What does work-life balance mean to you? New survey data suggest that human resources managers and workers are often far apart on what constitutes an acceptable work load, Lydia Dishman writes in Fast Company.
Survey finds a disconnect between workers and HR
The survey, which was conducted by Workplace Trends, asked 1,087 professionals and 116 HR staff about their views on workplace flexibility. It found that 45% of currently employed respondents said they wanted more time for personal activities. However, 67% of HR professionals said they thought workers already had a good work-life balance.
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While it is unsurprising that many workers want more personal time, the divergent views between the rank-and-file and HR are striking in light of the recent trend to give workers more flexibility, according to Dishman. The survey found 87% of HR leaders said letting employees work from home periodically had boosted job satisfaction, and 29% said they spent more than $40,000 dollars implementing flex-time policies last year.
Managers see workplace flexibility as a worthy investment. In fact, seven in 10 HR staff saying they used workplace flexibility policies to recruit and retain talent. Why then do many workers still report feeling overburdened by the demands of their job?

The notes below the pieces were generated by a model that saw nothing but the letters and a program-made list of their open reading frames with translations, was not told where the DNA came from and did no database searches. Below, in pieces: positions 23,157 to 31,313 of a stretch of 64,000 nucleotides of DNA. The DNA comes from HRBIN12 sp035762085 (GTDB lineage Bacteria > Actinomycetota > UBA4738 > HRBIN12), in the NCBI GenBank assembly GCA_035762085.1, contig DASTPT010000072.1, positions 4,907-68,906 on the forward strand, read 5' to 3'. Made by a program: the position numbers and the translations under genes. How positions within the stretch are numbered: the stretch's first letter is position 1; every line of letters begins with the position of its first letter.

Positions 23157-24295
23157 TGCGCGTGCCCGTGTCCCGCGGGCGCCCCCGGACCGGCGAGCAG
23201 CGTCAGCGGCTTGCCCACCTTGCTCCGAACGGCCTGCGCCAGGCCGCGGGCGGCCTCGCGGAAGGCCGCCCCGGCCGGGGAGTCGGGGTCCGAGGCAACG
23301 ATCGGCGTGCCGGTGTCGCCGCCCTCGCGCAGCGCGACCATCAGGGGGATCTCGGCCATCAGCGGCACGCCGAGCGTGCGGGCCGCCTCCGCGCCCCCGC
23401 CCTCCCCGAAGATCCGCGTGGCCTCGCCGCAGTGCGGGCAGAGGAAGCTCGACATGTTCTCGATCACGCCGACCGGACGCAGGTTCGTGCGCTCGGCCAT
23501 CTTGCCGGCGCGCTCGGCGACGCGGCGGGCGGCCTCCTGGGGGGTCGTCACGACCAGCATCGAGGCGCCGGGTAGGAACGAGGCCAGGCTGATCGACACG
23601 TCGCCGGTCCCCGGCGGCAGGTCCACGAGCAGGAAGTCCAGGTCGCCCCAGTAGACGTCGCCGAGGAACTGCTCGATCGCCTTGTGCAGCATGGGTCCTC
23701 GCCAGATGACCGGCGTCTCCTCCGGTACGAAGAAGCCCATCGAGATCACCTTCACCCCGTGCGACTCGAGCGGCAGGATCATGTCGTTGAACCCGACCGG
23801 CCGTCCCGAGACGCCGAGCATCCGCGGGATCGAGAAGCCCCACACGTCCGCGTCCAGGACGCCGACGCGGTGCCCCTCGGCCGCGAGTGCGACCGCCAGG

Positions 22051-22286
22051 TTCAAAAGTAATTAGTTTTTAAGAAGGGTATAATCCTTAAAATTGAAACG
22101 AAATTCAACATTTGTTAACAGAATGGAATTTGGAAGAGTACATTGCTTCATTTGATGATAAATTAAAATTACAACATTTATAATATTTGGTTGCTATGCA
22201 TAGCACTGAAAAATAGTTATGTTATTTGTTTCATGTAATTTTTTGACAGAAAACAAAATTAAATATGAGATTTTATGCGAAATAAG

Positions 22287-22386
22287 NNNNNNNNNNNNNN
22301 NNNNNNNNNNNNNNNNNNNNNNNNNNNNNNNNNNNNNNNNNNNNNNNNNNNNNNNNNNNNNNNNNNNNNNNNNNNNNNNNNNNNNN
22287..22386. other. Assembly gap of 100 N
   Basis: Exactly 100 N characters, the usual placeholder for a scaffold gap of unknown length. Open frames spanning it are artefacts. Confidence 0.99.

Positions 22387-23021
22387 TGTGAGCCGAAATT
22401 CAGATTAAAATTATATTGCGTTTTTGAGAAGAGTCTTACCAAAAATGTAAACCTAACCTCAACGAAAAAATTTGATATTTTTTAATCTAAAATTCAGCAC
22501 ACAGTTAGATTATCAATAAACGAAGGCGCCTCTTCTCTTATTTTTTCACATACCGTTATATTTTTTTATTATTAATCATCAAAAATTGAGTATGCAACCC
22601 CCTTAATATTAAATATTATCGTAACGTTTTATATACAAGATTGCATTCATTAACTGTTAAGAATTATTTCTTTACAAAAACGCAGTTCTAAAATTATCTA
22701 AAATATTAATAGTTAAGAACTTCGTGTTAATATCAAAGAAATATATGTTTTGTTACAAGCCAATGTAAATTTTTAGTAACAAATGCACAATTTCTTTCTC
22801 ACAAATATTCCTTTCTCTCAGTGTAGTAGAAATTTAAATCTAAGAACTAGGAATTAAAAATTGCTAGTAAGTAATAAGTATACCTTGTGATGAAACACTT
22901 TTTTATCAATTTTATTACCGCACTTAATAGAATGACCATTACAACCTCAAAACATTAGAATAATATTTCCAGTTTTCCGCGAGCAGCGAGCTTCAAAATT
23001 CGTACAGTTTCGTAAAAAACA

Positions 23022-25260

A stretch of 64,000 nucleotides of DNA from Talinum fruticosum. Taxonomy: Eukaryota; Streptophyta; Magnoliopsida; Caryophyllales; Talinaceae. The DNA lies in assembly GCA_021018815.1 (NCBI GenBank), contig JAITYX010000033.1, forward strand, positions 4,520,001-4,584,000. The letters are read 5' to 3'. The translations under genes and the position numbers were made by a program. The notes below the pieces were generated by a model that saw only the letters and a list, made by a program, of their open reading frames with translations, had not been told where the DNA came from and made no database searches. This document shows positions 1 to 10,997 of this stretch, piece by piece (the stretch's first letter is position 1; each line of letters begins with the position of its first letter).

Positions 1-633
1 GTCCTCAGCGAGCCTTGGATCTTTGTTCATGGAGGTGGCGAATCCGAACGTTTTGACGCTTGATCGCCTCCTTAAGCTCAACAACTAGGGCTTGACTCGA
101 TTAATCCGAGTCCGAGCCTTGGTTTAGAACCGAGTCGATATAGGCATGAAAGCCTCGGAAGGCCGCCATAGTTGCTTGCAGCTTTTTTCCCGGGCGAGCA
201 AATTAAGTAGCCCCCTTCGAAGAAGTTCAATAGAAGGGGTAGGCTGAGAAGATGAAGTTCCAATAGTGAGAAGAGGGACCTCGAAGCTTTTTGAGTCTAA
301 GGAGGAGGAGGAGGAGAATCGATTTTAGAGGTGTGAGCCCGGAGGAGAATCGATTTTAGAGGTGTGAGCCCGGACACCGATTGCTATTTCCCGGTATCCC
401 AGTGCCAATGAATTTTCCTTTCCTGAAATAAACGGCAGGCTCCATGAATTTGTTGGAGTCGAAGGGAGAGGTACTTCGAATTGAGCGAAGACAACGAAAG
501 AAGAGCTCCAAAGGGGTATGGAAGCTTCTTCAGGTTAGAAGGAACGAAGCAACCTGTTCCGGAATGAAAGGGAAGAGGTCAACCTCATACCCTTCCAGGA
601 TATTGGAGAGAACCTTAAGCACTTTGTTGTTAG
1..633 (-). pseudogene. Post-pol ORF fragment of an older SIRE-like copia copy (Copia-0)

For starters, approximately 20% of respondents said they spent 20 hours a week working outside the office, and 64% of employers said they expected employees to be available outside of working hours.
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Roots of the problem
Some people attribute the issue to a culture of excessive work. "If top management regularly logs 60 to 80 hour workweeks, the expectation is that lower-level employees will do the same," says Cheryl Palmer, an executive coach.
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The recession may have also played a role in increasing employees' average workload, says Rodd Wagner, a management consultant and author of a book on employee engagement. "Companies, afraid of losing a deal or dropping the ball for a customer, have passed the pressure on to employees," he says, adding that the recession made such practices the norm.
Finding a balance
Some pointed out that part of the problem is a natural disagreement among workers about the optimum work-life balance. "Research suggests that people differ when it comes to their preferences on separating or integrating work and family," says Emily Hunter, assistant professor of management in Baylor University’s Hankamer School of Business. "Balance is in the eye of the beholder."
Executives said the best way to make sure employees were able to find a balance was to have clear communication. Managers should make sure "there aren't any assumptions being made about time being spent working outside of office hours," says Robin Richards, CEO of CareerArc. He suggests that leaders "learn from employees what it is they are working on during those hours" and adapt accordingly, either by setting clearer expectations or changing policies to lighten the load (Dishman, Fast Company, 2/5).
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Around the nation: Feb. 9, 2015